I might not have stopped there at all were the roads of Ireland not as tiring as they are fascinating. There is little traffic except in the towns and cities, but the roads are narrow and winding and open to grazing animals. The sheep and the goats and the cows and the dogs have the right-of-way, according to Irish law, and the bicyclists and pedestrians act as if they did. Moreover, there is no examination for a driving license in Ireland: I am entitled to drive anything up to and including a steam locomotive, all for the spending of a pound. I never saw a highway patrolman. The theory of motor-code enforcement is that after there is an accident the one found at fault, if surviving, pays. In a few months such conditions are easy to get used to, but near lunchtime of my second day on these Strenuous roads, after climbing to the top of Blarney Castle and steering anxiously through the mountains of West Cork, with the Ring of Kerry, where the road is often above the clouds, before me. I was willing to take my chances on following a sign down a little side lane to Ardnagashel House.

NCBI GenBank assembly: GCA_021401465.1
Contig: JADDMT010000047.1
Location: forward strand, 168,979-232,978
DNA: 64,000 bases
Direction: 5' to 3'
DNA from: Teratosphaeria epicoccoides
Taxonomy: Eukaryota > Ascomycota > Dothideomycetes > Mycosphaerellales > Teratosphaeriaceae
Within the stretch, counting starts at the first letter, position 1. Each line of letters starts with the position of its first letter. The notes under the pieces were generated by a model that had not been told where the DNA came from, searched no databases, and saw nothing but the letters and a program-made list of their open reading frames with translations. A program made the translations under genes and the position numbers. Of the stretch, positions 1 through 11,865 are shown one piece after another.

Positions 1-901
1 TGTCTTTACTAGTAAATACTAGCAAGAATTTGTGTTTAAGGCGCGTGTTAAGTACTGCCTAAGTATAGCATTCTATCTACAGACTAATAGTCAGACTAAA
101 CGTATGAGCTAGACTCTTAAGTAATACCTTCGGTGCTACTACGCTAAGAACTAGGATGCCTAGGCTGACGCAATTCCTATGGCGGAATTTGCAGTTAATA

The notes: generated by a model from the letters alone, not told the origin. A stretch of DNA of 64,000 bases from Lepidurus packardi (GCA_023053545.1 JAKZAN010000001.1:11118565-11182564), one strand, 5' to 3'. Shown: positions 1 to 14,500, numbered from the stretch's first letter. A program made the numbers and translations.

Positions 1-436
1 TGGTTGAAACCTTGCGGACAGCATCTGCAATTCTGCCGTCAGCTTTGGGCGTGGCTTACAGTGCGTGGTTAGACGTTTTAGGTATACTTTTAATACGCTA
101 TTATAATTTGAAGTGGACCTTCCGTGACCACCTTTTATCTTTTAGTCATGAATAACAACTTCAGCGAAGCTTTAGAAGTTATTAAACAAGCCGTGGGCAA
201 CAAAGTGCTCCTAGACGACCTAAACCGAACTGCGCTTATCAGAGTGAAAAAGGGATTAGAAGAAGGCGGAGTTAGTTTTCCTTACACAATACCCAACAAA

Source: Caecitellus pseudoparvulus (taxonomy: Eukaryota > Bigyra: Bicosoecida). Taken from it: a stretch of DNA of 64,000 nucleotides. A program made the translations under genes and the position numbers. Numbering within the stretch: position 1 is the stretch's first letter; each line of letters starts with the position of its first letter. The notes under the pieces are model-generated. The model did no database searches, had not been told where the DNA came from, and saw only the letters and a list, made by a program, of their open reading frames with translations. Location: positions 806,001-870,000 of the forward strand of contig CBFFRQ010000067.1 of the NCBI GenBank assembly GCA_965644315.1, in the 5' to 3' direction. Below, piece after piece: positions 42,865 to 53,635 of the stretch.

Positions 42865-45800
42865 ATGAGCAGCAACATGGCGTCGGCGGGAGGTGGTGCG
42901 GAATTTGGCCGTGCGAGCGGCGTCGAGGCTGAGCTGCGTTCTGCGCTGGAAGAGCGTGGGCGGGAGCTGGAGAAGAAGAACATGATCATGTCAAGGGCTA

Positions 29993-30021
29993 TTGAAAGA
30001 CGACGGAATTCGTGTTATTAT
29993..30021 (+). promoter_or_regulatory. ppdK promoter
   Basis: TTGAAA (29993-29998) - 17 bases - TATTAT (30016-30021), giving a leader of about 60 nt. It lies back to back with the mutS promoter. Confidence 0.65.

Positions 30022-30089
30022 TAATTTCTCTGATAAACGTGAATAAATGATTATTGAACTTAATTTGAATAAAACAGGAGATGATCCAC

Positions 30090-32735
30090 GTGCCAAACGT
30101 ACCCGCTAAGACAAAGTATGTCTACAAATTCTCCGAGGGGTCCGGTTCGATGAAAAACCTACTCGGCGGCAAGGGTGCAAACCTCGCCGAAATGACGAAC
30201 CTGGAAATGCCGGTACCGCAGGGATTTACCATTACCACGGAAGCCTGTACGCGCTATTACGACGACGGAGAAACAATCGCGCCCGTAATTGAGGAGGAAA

The narrow dirt road bumped and twisted deep into the woods, in the direction of the cliffs over the sea. and at last came out by a pleasant big house overlooking a cove. Two boats were moored down there — the property of the hotel, I later learned — and the girl who came to answer my wife’s query if we could have lunch was barefoot. This, I soon saw. was the way of the proprietor’s family: I almost took my shoes off myself. We waited in the bar until lunch was ready, and not wanting strong drink that time of day I asked if they had a light, dry wine, something like a muscadet. They would have had anything 1 wanted; Ardnagashel House keeps a stock of 176 bins, and the prices are the lowest I have seen in the British Isles. I ordered a bottle so that 1 could have the rest with lunch. Audray Kaulback, the proprietor’s wife, stirred around and put salmon on the menu, and that and the rest of the meal were up to the best country French standards. Lunch for two was $2.80, the wine something like another dollar. Rooms run about $3.00 a person. I here are only three with private bath, but Bantry Bay is just out the front door.